The process of dehydration is a great way to preserve food for a later date. While many people purchase dehydrated foods, it is much more affordable to dehydrate your food at home. Buy a good dehydrator or follow easy do-it-yourself tips, and you’ll have nutritious, lightweight and delicious dehydrated snacks that can last many years, if stored properly.
Making a Smart Purchase
The purpose of a food dehydrator is to remove moisture from food to help in its preservation. High-end dehydrators, such as the Excalibur, will get the job done but at an expensive cost. There are less pricy brands that are just as effective. With less than $100, you can find a durable dehydrator that will save you time and effort. It is important to determine whether you want a dehydrator with stackable trays that are expandable or one with outside walls with trays that slip in and out of the product. The two main types of dehydrators are vertical airflow and horizontal air flow. The vertical air flow dehydrator’s primary drying element is the fan located on the top of the unit or at the bottom, which offers great heat distribution but can make for a difficult cleanup process as the moisture often drips into the fan. The horizontal air flow dehydrator also has a fan, but its primary drying element is on the back of the unit. They minimize the imparting of flavors between food because air does not pass directly from one tray to the next one. However, these dehydrators are usually larger and more expensive than vertical air flow dehydrators.
Blanching and Air Drying
If you would like to try a do-it-yourself method, there are plenty of tips on how to dehydrate your food without an oven or dehydrator. Some vegetables should be blanched before you start the dehydrating process. The process of blanching includes first washing the vegetable, placing it in boiling water for a few minutes, and then dropping ice cold water in the pot to stop it from cooking. By doing so, you will be able to retain the vitamins, keep the bright color of the vegetable and allow the food to taste even fresher after you rehydrate it. Leafy vegetables, such as green-mint, sage, oregano, lettuce, etc. can be air dried as well as herbs, peppers, tomatoes, etc.No matter the food, direct sunlight will be needed to expedite the drying process. Depending on the food, it can be a few days to a couple of weeks to fully dry. Be sure to research the food before you begin the process, so you are aware of the anticipated length of time.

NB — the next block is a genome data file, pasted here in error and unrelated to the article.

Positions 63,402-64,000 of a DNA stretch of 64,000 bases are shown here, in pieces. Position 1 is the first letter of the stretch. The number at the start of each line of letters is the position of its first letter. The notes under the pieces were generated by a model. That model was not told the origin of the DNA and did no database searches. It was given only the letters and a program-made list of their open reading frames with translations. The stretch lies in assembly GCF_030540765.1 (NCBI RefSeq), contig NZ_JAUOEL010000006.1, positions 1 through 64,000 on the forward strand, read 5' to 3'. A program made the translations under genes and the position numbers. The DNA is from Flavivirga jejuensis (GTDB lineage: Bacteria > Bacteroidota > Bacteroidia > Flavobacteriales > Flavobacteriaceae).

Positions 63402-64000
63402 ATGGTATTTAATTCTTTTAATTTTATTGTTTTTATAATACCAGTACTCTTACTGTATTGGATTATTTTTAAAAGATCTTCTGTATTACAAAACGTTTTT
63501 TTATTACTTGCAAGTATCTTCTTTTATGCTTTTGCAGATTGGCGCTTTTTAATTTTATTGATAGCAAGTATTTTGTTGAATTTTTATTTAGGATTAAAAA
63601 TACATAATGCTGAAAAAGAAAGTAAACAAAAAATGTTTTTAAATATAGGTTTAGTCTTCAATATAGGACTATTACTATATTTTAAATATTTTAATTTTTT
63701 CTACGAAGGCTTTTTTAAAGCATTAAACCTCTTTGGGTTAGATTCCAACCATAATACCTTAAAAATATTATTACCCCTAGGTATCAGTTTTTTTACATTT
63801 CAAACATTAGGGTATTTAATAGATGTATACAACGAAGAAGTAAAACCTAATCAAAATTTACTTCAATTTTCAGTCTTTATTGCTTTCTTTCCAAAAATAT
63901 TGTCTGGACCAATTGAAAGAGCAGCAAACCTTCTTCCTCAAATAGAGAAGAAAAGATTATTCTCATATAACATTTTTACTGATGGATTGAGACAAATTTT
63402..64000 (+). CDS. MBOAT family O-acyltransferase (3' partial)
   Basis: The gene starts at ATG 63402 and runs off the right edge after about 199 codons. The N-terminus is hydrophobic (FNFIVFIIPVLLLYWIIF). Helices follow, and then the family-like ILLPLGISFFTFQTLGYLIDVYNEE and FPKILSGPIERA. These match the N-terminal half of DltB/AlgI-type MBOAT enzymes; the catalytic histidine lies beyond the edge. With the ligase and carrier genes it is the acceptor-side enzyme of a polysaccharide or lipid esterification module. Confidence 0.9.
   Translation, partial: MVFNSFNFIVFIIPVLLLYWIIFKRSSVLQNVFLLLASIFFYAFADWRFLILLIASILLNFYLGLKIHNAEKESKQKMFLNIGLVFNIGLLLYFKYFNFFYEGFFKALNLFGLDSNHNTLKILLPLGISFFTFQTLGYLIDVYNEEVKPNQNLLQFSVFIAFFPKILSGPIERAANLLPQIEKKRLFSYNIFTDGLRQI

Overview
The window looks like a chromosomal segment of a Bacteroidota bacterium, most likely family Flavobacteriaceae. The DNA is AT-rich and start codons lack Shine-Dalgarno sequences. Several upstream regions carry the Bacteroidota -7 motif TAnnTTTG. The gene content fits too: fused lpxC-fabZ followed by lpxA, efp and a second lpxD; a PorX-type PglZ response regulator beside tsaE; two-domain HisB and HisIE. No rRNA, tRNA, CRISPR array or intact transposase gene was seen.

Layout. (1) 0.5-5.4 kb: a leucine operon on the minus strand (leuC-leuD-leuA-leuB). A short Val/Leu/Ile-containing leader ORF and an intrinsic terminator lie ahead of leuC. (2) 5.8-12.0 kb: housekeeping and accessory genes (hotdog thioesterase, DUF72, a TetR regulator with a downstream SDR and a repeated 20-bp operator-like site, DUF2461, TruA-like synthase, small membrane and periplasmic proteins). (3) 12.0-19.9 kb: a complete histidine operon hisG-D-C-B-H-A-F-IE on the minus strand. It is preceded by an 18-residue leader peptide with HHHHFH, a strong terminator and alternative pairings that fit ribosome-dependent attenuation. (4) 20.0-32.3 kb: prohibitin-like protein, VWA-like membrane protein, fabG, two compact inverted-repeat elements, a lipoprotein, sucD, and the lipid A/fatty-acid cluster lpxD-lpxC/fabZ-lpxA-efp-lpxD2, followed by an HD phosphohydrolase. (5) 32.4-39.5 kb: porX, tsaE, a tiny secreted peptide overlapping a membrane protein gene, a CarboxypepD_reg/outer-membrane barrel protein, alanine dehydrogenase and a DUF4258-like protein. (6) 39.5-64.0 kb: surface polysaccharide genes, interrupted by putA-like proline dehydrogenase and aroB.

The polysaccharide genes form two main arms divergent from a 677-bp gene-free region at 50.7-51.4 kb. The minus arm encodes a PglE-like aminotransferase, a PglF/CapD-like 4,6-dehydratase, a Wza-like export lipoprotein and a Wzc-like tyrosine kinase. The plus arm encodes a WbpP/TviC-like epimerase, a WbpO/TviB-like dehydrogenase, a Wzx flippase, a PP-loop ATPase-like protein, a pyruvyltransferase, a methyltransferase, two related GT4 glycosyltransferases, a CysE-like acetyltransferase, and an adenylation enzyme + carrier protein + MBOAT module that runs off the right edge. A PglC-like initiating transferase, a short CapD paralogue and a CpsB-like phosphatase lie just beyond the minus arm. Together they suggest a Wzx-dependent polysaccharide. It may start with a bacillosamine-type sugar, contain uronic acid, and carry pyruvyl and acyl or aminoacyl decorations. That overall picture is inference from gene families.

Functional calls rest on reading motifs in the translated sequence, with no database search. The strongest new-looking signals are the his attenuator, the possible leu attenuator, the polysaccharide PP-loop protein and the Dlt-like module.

Quality of the Food
One fantastic thing about dehydration is that you do not have to worry about the quality of ripeness of the fruit or vegetable. Whether the food is overripe or slightly damaged, you can still preserve it. While the best quality is always preferred for the best outcome, the primary goal is to preserve the food. If the fruit or vegetable is too soft, you can puree it first before drying. Good fruits to puree include apples, plums, peaches, and berries. You can get creative and combine most fruits with apples to make a delicious fruit leather for snacks. If your dehydrator does not have a puree tray, try covering the regular try with a cello wrap and place the selected fruits on top. If using this method, remember to flip the food once the top is dry, so it dries evenly on both sides. However, if the food has mold, do not place it in the dehydrator as it can spread and infect the rest of the contents.
One Family Food at a Time
Dehydrating one specific family of food at a time is best practice. Also, always try to have fruits and vegetables sliced to the same thickness and never overlap any vegetable or fruit piece–this may block the airflow and delay the drying process. However, this tip does not apply to greens as they are loose and can dry easily despite how they are placed on the tray. Be advised that vegetables containing sulfur, such as brassica, should be dehydrated on their own as the taste might permeate into the other foods.
Ventilation and Temperature
Always keep your dehydrator outside in a well-ventilated area, especially if you are drying hot peppers, onions or another vegetable with a strong scent or taste. You will also need to scrub the dehydrator trays with soap and water after drying. Be careful when drying peppers and onions as the oils will become airborne and can be an eye irritant. Additionally, different foods require various dehydration temperatures. Always check your dehydrator’s thermostat to ensure that it is set to the right temperature to dry fish, meat, vegetable or fruit.
Where or how you think to store your dried foods is equally as important as the dehydration method. For optimal results, store your dried foods in heavy-duty zippered bags in a metal container or store them in dry, sterile glass jars. When storing, be sure to separate according to food families. For example, do not store broccoli in the same bag as plums or peaches. If you combine different foods together, they will eventually absorb hints of flavors of the other, affecting their original smell and taste.
Whether you are experimenting with dehydration, or you are pro, there are several benefits to preserving your food. From making quick snacks, such as kale chips, making vitamin powder out of vegetables or preserving meat and fish for the long run, you can get the most out of your food through dehydration. Some foods may be a challenge to dry, such as blueberries or grapes, while others might be simple and quick as herbs. However, if you follow the right instructions, you will learn how to properly preserve your food, while saving all its nutrients and flavor for whenever you choose to consume it in the future.